GopherJS: Go to Javascript Transpiler

In my last entry I talked about the idea of migrating from a legacy platform to a modern platform by implementing the new platform as a reverse proxy. That way you can keep your existing platform active while gradually migrating over to the new platform with minimal risk; No need to maintain 2 code bases, and no need to keep your new code on the shelf collecting dust until you've finished porting everything else. Then I demonstrating how you can do this using Go.

Amongst the feedback from the community (For which I say, thank you to everyone who read, shared, and commented. It was much appreciated. Let no one doubt how nice the online Go community is) was the question "What about your common libraries?". It's a good point. The reverse proxy solves the problem nicely when porting code route by route. But you're likely to have some common libraries shared across multiple routes. If you've only migrated some of those routes, you're going to be dual-maintaining both an old and a new version of that library until all your routes have been ported.

Maybe that's okay. Maybe you're comfortable with the pace of your migration vs the need to make maintenance changes. But if you're not in that position, you can use a transpiler to convert your code from the new language back to the old one. For my situation of moving from Javascript to Go, that means using GopherJS.


GopherJS transpiles Go source code to Javascript, which means you can get all the development and build time advantages of Go (eg. Static type checking, built in code coverage tool, etc.) and then run it in a Javascript library like NodeJS or the browser. The creator, Richard Musiol, has even setup a GopherJS Playground so you can give it a try online and immediately execute the code in your browser. You can even use AngularJS. In fact, that's what the playground uses, along with an AngularJS wrapper library, go-angularjs.

Naturally, there are some limitations. Like you can't run anything anything that requires cgo or anything that needs low level access to the OS (unless you build an adapter for NodeJS). Even so, it's a pretty impressive list of core packages which are compatible. And don't let the lack of "net/http" or "database/sql" access scare you away - you can still use existing Javascript libraries to fill those gaps, and I'm going to show you how.

Another thing you need to be aware of is that GopherJS produces Javascript suitable for an ECMAScript 5 (or ES5) compliant environment. So if you're building code for an older Javascript environment, like IE8 or Windows Host Script, you're going to need shims for at least Object.keys(), Object.defineProperty(), Object.getOwnPropertyNames(), and the various Typed Arrays.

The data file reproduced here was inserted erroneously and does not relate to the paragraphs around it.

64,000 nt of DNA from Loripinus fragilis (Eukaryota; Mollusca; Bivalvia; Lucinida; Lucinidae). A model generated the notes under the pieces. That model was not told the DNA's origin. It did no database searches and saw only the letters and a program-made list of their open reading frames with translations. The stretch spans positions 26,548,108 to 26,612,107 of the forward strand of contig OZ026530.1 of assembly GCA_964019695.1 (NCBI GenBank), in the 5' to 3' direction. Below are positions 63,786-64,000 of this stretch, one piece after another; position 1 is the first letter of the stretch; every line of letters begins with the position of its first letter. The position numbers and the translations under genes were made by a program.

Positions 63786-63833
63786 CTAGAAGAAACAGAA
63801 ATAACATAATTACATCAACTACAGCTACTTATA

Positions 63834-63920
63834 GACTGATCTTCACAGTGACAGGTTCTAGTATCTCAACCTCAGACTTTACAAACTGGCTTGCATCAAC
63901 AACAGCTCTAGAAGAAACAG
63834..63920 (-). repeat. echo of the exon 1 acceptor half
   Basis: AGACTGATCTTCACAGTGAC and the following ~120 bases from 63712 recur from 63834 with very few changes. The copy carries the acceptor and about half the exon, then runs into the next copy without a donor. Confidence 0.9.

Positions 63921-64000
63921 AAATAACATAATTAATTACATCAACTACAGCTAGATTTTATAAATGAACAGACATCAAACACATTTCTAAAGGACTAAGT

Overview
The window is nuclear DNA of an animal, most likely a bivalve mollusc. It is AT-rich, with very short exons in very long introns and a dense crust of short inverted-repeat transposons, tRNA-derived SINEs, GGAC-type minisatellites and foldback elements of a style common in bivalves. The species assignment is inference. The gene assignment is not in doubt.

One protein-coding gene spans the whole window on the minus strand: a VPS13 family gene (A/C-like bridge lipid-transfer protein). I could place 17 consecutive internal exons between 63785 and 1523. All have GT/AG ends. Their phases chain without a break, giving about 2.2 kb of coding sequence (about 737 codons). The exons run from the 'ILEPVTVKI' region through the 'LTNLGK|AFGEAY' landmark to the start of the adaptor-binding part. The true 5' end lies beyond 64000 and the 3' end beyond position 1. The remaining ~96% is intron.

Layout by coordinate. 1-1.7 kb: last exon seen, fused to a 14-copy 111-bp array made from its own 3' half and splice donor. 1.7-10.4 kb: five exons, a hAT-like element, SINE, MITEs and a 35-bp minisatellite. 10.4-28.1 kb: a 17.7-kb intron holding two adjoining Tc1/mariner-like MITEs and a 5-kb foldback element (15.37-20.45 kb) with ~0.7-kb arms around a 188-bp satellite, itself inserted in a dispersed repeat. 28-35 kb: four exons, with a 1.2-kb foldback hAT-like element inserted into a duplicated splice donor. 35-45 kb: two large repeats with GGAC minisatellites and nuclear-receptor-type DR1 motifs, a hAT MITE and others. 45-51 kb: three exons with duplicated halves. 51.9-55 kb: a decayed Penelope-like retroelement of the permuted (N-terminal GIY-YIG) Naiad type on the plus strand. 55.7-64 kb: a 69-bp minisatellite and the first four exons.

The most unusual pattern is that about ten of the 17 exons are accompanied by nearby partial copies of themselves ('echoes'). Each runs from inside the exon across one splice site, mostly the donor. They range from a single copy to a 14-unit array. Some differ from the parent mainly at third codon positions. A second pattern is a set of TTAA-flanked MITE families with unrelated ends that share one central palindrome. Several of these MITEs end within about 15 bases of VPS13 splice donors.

And last, you need to be aware that it's not an all access border between Go and Javascript. If you want to pass a struct with methods from Go, you need to use "js.MakeWrapper()" to make those methods safe. Similarly, you can't implement Go interfaces with Javascript objects. You'll need an intermediary that accesses the Javascript object as a "*js.Object".

What does Go look like in Javascript?

First I'm going to show you what Go code looks like as Javascript. We eventually want to take an existing Javascript library and convert it to Go, so we need to know what changes (if any) we should make to our code before porting it to Go.

package main

import (

func main() {
    js.Global.Set("pet", map[string]interface{}{
        "New": pet.New,
package pet

import ""

type Pet struct {
    name string

func (p *Pet) Name() string {

func (p *Pet) SetName(newName string) { = newName

func New(name string) *js.Object {
    return js.MakeWrapper(&Pet{name})

You can see I've created a (rather contrived) Go package called 'pet' which defines a simple 'Pet' struct type, and a factory method called 'New()'. Since 'Pet' includes a method, 'New()' uses 'js.MakeWrapper()' to make the methods safe to use in Javascript. Then in 'main' I'm importing 'pet' and the '' package, which gives me access to Javascript context objects like the global scope. So I attach the 'New()' factory under the namespace 'pet'.

Here's the result when built with GopherJS.

1470 LOC and 45kb, uncompressed and unminified. The bulk of which is the builtin library.
It will only compile what it needs to. So if you declare types that are never used, they won't show up in the resulting code. This goes for core packages too. If I change that code so it requires "fmt", the result explodes to 12845 LOC and 624kb ("fmt" imports a LOT of stuff).

Lets take a look at what the code we wrote looks like:

// Lines 8-13
var go$global;
if (typeof window !== "undefined") {
    go$global = window;